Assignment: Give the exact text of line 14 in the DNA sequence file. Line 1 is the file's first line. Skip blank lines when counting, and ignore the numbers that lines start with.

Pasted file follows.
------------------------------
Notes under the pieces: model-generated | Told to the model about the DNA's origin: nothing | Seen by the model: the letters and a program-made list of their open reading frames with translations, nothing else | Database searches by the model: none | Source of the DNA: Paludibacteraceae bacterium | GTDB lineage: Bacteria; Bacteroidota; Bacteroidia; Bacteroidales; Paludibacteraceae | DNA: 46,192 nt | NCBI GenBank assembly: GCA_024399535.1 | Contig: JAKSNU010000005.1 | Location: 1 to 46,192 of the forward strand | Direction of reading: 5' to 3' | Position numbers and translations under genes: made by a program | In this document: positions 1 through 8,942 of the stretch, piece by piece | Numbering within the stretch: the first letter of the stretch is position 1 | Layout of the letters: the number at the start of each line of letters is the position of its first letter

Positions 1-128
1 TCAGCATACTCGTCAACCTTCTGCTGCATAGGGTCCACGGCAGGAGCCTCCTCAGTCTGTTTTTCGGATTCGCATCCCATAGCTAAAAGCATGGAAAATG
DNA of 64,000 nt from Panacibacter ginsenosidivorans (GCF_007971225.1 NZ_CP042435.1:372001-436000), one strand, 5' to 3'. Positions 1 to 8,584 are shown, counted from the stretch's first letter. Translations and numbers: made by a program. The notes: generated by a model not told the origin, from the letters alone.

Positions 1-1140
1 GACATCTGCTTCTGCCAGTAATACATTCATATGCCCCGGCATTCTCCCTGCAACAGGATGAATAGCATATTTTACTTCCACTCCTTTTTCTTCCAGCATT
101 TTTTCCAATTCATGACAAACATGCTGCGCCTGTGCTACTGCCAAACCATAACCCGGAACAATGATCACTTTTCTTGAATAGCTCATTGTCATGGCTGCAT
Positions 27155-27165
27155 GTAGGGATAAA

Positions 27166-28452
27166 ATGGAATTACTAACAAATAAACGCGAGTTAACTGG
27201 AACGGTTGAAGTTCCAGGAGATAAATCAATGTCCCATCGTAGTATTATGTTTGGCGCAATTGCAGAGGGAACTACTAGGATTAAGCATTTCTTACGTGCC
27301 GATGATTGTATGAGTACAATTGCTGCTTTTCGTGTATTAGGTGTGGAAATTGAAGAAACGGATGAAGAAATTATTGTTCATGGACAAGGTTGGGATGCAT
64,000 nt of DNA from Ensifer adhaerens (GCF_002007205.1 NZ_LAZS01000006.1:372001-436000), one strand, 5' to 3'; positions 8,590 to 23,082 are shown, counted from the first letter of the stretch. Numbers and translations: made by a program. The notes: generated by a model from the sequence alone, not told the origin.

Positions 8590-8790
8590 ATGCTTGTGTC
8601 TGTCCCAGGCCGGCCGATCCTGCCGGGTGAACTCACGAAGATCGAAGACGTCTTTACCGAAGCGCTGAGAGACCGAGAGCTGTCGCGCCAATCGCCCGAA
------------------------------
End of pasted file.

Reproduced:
64,000 nt of DNA from Ensifer adhaerens (GCF_002007205.1 NZ_LAZS01000006.1:372001-436000), one strand, 5' to 3'; positions 8,590 to 23,082 are shown, counted from the first letter of the stretch. Numbers and translations: made by a program. The notes: generated by a model from the sequence alone, not told the origin.